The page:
Nepal
NASA image
Phala’s is at 15,200-17,500’ altitude; Shigatse is at 13,000’.
Hemoglobin carries less oxygen at high
altitudes.
•
Altitude
% Oxygen saturation
Cleveland
98%
Pike’s Peak
80%
.
Tibetans have genotypes for high
or low oxygen saturation of
hemoglobin.
AA
SAT=80
++ 1%
BB
SAT=90
AB
SAT=89
AB
SAT=89
Altitude, Tibetans
% Oxygen Saturation
4200m BB genotype
88%
4200m AA genotype
78%
AA
SAT=80
http://www.pennhealth.com/health_info/images/19443.jpg
Women estimated to have genotypes for high
oxygen saturation have more living children.
Estimated
Genotype
Genotypic Means
# Pregnancies/
livebirths
# Living Children # Infant Deaths
Low O2 Sat (AA)
4.6/4.5
1.6
1.7
High O2 Sat (AB)
4.9/4.8
3.6
0.6
High O2 Sat (BB)
4.8/4.6
3.8
0.3
The outcome of evolution by natural selection
is organisms adapted to their environments.
An adaptation is a characteristic that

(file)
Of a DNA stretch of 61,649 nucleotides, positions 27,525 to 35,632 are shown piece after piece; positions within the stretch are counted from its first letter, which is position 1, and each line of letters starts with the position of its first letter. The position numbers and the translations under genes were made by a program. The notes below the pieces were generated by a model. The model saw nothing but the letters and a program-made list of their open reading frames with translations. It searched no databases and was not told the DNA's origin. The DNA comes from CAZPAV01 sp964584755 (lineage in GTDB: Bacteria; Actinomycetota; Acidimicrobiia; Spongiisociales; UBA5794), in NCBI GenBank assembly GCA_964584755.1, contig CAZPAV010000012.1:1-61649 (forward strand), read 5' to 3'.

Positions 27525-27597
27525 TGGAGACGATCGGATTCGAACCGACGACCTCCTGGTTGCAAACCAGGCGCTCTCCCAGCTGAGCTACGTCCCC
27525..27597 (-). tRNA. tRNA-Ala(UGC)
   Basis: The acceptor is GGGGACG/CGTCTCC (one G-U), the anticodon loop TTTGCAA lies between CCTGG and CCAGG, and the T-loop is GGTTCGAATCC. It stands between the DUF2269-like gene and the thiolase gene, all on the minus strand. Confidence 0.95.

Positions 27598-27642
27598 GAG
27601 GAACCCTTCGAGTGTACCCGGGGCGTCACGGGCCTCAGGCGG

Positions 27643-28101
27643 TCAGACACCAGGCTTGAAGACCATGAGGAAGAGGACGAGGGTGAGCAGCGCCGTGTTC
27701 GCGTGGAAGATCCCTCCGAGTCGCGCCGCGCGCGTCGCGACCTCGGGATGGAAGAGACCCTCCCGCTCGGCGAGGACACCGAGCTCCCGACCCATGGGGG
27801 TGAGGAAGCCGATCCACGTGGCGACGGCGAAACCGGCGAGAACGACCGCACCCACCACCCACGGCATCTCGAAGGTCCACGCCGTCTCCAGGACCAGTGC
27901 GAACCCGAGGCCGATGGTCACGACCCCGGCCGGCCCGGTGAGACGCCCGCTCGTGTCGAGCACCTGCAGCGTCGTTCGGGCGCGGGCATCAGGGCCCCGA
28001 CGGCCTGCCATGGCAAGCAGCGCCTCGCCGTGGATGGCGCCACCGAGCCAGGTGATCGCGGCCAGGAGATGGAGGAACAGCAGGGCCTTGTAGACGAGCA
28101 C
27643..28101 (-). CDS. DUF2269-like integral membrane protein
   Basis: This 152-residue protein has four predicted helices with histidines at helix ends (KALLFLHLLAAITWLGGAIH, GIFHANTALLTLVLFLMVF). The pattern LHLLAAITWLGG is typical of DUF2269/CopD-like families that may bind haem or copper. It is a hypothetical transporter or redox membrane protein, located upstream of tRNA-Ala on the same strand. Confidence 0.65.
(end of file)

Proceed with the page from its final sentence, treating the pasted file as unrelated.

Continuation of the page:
increases an organism’s chance of survival
and reproduction.
How do we identify adaptations?
St. Mark’s Cathedral, Venice
The Spandrels of San Marco
and the Panglossian Paradigm:
A Critique of the Adaptationist
Programme
STEPHEN JAY GOULD AND RICHARD C. LEWONTIN
http://www.aaas.org/spp/dser/evolution/history/spandrel
Spandrels of San Marco, Venice
http://www.jssgallery.org/Essay/Venice/San_Marco/Basilica_San_Marco/Basilica_San_Marco_interior.htm
Adaptationist Program, I
• Why does this trait exist?
• What is the function of a given structure or
organ?
• How has this trait contributed to
reproductive success?
• What is the evolutionary history of the
feature?
• Is the trait part of some other adaptive
machinery?
Adaptationist Program, II
• Develop a functional hypothesis
• Develop a test or tests of that hypothesis
• Predict other, unknown, aspects of human
biology and test those hypotheses, too
There are potential pitfalls.
• It is necessary to demonstrate the
operation of natural selection rather than
to assume it.
• Current function may not explain why a
trait evolved.
• If we start with the wrong trait, we get the
wrong explanation.
http://australianmuseum.net.au/Uploads/Images/9667/DSC_0027_big.jpg
The Spaniels of St. Marx and the
Panglossian Paradox: A Critique of
a Rhetorical Program
http://www.honeybet.co.uk/photos/doggroupweb.jpg